It is a good idea to take your rotor off your bike if you have one. You can get away with just padding it heavily but to give it a better chance of survival, removal is the best option.

If you do decide to leave it on, face it towards the inside of the box and this will improve the chances of it making it undamaged.

Keeping in mind to put the pedals in the box, you should now have all of the bike pieces inside.

Give the contents inside a quick inspection. Check to make sure there aren’t any areas where two pieces might be rubbing up against each other in a detrimental way, or that there is any sort of unnecessary stress on any part of the bike.

If there is, be sure to either stuff more padding in the box or shift and adjust the pieces until they fit in a more natural way.

Once you have everything seated nicely, you can then go ahead and fill any empty holes of the box with things like your helmet and tools to reassemble the bike, etc.

Make sure that you watch the weight when filling the box as most airlines have a max capacity that they are willing to accept, this will differ between companies.

While using a box is the most inexpensive method it certainly makes your bike vulnerable to being damaged, especially if the box happens to get wet.

A box is nice if you are looking for a lighter option and depending on the purpose of your trip, you may not want to tote a cumbersome bike bag around.

This leads us to our next method of packaging your ride.

Using a Bicycle Bag

Aophire Folding Bike Bag - Bike Cases for Air Travel, Transport, Shipping
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When choosing a bicycle bag, it is important to do your research before purchasing one as there are numerous styles to choose from.

There are both soft and hard shells, with numerous different layouts in a large spanning price range.

The best approach is to take some measurements of your bike and then head down to your local bike shop or sporting goods store and ensure that whichever bag you purchase will fit your bike nicely.

You can get a decent softshell for a reasonable price and the advantage to this bag over a box is that the majority of bags come with an internal metal framework, this provides extra protection from the elements during its trip.

A hard shell is the pinnacle of security when it comes to putting your bag on a plane, the downsides are that they are usually quite heavy and pricey.

Most bags come with a vague set of instructions to help you along in the disassembly and packing process.

The procedure for packing a bike bag will be similar to packing it in a box, the major difference is that the bag is designed for a bike, thus you will find many securing straps, foam chalks, and other relevant features that will help you secure the bike inside.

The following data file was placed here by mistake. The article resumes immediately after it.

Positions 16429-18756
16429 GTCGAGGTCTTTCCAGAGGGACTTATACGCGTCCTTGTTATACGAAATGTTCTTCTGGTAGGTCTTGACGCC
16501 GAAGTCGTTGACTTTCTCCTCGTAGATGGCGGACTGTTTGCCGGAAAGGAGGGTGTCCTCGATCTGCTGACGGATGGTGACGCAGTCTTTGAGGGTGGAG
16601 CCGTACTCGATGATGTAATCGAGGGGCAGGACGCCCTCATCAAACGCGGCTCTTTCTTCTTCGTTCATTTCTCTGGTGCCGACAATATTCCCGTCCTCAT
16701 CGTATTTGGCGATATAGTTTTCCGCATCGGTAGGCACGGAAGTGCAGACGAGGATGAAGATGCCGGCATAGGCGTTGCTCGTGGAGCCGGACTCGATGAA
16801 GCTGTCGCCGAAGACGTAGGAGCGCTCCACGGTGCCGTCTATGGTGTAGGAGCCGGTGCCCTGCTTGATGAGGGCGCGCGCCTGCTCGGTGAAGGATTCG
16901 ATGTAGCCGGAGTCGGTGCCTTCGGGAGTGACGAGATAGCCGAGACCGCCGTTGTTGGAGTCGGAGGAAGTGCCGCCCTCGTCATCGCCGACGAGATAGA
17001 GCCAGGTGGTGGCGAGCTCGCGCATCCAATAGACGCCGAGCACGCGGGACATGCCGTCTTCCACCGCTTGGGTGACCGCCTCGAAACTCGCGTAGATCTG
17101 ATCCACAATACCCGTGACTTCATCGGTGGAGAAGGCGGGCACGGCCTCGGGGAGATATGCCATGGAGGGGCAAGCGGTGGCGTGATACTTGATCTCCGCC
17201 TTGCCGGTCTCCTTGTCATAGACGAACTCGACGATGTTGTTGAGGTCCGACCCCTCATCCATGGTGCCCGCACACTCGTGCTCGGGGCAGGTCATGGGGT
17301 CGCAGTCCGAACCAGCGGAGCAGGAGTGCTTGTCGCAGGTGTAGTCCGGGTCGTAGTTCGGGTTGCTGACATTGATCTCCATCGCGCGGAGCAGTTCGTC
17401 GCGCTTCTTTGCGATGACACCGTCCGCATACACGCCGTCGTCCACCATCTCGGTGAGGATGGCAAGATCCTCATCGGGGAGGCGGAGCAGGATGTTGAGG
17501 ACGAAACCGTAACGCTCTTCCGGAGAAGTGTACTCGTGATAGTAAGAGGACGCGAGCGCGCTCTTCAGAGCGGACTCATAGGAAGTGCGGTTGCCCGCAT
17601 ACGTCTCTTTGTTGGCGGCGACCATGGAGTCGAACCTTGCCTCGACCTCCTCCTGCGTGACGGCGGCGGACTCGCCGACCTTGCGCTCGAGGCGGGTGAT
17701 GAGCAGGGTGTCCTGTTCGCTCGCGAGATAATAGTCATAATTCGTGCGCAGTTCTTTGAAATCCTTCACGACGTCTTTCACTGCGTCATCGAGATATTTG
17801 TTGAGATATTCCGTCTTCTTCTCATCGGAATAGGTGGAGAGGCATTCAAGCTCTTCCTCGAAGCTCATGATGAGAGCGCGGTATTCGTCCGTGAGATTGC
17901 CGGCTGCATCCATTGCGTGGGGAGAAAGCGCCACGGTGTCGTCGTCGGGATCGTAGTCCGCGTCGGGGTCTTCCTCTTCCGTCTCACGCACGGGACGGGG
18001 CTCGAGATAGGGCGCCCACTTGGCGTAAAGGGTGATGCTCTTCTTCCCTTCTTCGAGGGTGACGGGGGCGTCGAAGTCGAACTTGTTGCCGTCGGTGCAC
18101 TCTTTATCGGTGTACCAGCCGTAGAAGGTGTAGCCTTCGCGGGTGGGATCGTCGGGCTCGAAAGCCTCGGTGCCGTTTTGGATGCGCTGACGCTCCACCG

You will have to remove the pedals, along with both wheels before you attempt to fit the bike in most bags.

When you are packing the bike, with the majority of softshell bags, the bike will be standing straight up and down, as in comparison to hard shells, where you will be packing most of them horizontally.

Place your bike into the bag and shift it into position. You will have to do some independent investigation into your bag, as most come with numerous helpful features specific to the manufacturer/model.

If there is any doubt about the safety of the rear mech, detach it and wrap it like we did when shipping in the box. Also, remember to protect the forks as much as possible.

In a bag, the need to take off the rotor will depend completely on judgment, although to take it off will always be the safer option.

The benefits of a bike bag are immense, they certainly have their downsides but, in the end, they protect your bike from damage, which is really the biggest goal in the process.

Tips and Tricks

booking a direct flight to a destination
The MTB community has come up with a few hacks that they use when traveling with a bike. Those include things like trying to book a direct flight.

The more times your bike is switched from airplane to airplane, the more chances there are of it getting lost or damaged.

Many cyclists skip this headache by simply booking a direct flight to their destination.

If you are having any doubts about your ability to pack your bike in a manner that will assure you a safe arrival, you can always have your bicycle professionally packed.

You can bring your bike to most cycle shops and have them professionally pack your bike in a bike box for a reasonable price.

This not only saves you the headache of having to pack the bike, but it could end up saving you money in damages caused by a poorly packed bicycle.

Be sure to always check your gases. The large majority, if not all airlines, will not allow a bike through security if it has CO2 cartridges on it. In some instances, the airline will also request that you let the air out of your tires, but this is less common.

The last tip we have is to fill your water bottle with small/important items. This could mean a multitool, a mini ratchet set, a spare Allen key, or even an extra mech hanger.

Place the bottle back in its cage once you have filled it with any goodies, this will help to protect the cage from any damage.

Wrapping up

There are numerous techniques to use when trying to ship their bike on a plane.

Whether in a bike box or in a soft or hard shell bicycle bag, the main priority is to keep your bike safe.

Do your own research and decide what technique works best for you. Try out different padding and orientations until you find the perfect combination.

Be patient in the process, stay diligent, and happy riding.